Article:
MathRevolution wrote:
[GMAT math practice question]

If $$100! = 100 x 99 x…x 2 x 1$$ can be written as $$2^a3^b5^c7^d$$…., what is $$a$$?

A. $$86$$

B. $$97$$

C. $$108$$

D. $$119$$

E. $$131$$

This question is basically asking you the highest power of 2 in 100!

To calculate the highest power of a prime p (= 2) in N! (= 100!), we do:
$$[\frac{N}{p}]+[\frac{N}{p^2}]+[\frac{N}{p^3}]+...$$

Where [k] refers to the greater integer less than or equal to k

Thus, we have:
$$[\frac{100}{2}]+[\frac{100}{2^2}]+[\frac{100}{2^3}]+[\frac{100}{2^4}]+[\frac{100}{2^5}]+[\frac{100}{2^6}]$$
= 50 + 25 + 12 + 6 + 3 + 1 = 97

Math Revolution GMAT Instructor
Joined: 16 Aug 2015
Posts: 10135
Own Kudos [?]: 17015 [1]
Given Kudos: 4
GMAT 1: 760 Q51 V42
GPA: 3.82
Re: If 100! = 100 x 99 x…x 2 x 1 can be written as 2^a3^b5^c7^d…., what is [#permalink]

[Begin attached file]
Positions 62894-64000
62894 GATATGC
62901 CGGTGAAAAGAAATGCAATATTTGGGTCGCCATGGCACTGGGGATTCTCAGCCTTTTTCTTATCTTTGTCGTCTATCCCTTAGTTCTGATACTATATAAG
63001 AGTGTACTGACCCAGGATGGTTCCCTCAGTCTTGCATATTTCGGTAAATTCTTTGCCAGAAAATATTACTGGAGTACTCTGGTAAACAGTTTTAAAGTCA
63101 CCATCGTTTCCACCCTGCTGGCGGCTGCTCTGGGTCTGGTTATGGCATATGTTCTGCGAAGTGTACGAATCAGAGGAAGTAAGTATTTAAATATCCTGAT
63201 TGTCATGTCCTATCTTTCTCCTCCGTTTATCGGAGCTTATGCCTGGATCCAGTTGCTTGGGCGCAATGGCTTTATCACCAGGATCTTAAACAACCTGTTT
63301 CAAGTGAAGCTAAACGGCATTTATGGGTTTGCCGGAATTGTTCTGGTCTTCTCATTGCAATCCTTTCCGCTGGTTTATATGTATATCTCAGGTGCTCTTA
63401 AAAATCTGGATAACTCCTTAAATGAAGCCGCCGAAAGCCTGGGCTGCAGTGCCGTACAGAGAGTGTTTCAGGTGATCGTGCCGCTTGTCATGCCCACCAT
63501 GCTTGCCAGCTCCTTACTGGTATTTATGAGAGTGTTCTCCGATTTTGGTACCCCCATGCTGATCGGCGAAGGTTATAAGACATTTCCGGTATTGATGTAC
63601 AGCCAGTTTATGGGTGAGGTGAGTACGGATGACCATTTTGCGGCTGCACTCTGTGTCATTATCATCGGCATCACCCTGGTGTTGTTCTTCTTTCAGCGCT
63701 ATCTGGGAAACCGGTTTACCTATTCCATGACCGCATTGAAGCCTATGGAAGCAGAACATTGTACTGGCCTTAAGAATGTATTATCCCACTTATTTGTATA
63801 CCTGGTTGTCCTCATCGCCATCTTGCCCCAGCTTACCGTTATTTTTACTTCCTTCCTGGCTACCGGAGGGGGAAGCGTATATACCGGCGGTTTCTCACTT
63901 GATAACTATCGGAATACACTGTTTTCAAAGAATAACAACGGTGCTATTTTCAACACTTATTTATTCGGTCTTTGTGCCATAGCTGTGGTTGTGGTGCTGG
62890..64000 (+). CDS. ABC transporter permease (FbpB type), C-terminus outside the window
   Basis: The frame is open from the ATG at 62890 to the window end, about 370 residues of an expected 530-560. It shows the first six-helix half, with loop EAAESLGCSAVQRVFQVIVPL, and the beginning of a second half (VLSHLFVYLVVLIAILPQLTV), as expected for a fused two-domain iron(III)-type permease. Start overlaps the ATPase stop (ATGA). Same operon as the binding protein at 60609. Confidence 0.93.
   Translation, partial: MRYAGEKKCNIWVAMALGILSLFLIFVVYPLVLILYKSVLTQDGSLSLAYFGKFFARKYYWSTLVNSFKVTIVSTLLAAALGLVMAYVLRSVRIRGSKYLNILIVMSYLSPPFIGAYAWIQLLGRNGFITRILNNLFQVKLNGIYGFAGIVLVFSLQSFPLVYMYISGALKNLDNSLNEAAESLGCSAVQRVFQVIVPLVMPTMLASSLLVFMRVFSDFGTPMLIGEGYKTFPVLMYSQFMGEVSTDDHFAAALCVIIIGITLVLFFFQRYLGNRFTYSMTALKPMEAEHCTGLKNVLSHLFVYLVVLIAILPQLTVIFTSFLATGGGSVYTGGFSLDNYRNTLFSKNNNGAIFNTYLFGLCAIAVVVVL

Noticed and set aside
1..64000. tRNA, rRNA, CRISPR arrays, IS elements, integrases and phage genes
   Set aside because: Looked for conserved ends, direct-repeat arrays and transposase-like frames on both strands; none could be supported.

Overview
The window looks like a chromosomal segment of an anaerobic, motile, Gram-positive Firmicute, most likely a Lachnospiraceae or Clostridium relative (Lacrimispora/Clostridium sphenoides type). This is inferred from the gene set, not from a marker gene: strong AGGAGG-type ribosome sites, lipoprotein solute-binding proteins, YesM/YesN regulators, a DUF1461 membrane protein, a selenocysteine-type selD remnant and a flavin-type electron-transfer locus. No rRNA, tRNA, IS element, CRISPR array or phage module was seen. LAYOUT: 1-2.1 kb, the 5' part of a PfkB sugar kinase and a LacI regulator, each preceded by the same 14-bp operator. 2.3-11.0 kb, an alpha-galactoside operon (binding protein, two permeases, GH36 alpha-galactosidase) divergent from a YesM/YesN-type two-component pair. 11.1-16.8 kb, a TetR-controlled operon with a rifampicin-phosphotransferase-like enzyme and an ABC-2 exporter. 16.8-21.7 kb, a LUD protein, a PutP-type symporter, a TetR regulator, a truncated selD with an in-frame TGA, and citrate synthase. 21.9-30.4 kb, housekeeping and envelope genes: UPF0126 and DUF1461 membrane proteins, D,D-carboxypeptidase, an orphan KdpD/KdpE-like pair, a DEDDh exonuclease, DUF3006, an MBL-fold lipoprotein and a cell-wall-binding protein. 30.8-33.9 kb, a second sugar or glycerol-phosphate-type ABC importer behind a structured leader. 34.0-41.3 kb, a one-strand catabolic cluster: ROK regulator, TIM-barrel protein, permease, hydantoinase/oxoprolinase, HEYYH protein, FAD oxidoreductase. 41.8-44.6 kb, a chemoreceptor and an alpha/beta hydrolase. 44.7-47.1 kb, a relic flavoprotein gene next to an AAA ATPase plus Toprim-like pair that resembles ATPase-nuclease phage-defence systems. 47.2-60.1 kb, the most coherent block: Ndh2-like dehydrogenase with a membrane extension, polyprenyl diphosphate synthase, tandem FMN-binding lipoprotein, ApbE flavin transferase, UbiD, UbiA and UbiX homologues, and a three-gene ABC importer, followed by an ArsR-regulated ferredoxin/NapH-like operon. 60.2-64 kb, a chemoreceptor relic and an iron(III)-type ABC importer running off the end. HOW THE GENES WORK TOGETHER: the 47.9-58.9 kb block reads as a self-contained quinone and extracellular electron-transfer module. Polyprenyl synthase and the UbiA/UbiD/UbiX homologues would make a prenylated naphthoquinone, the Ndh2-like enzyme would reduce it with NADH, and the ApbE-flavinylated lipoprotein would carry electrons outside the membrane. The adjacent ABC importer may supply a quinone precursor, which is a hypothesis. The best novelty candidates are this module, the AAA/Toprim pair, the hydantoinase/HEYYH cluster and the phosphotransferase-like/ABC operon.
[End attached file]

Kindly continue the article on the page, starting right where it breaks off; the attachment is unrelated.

1
Bookmarks
=>

We need to count the number of prime factors 2 in the prime factorization of $$100!$$. We can do it by counting:

The number of multiples of $$2$$ is $$[\frac{100}{2}] = 50.$$

The number of multiples of $$4$$ is $$[\frac{100}{4}] = 25.$$

The number of multiples of $$8$$ is $$[\frac{100}{8}] = 12.$$

The number of multiples of $$16$$ is $$[\frac{100}{16}] = 6.$$

The number of multiples of $$32$$ is $$[\frac{100}{32}] = 3.$$

The number of multiples of $$64$$ is $$[\frac{100}{64}] = 1.$$

Thus the number of prime factors $$2$$ is $$50 + 25 + 12 + 6 + 3 + 1 = 97.$$

Manager
Joined: 04 Jun 2020
Posts: 68
Own Kudos [?]: 159 [0]
Given Kudos: 16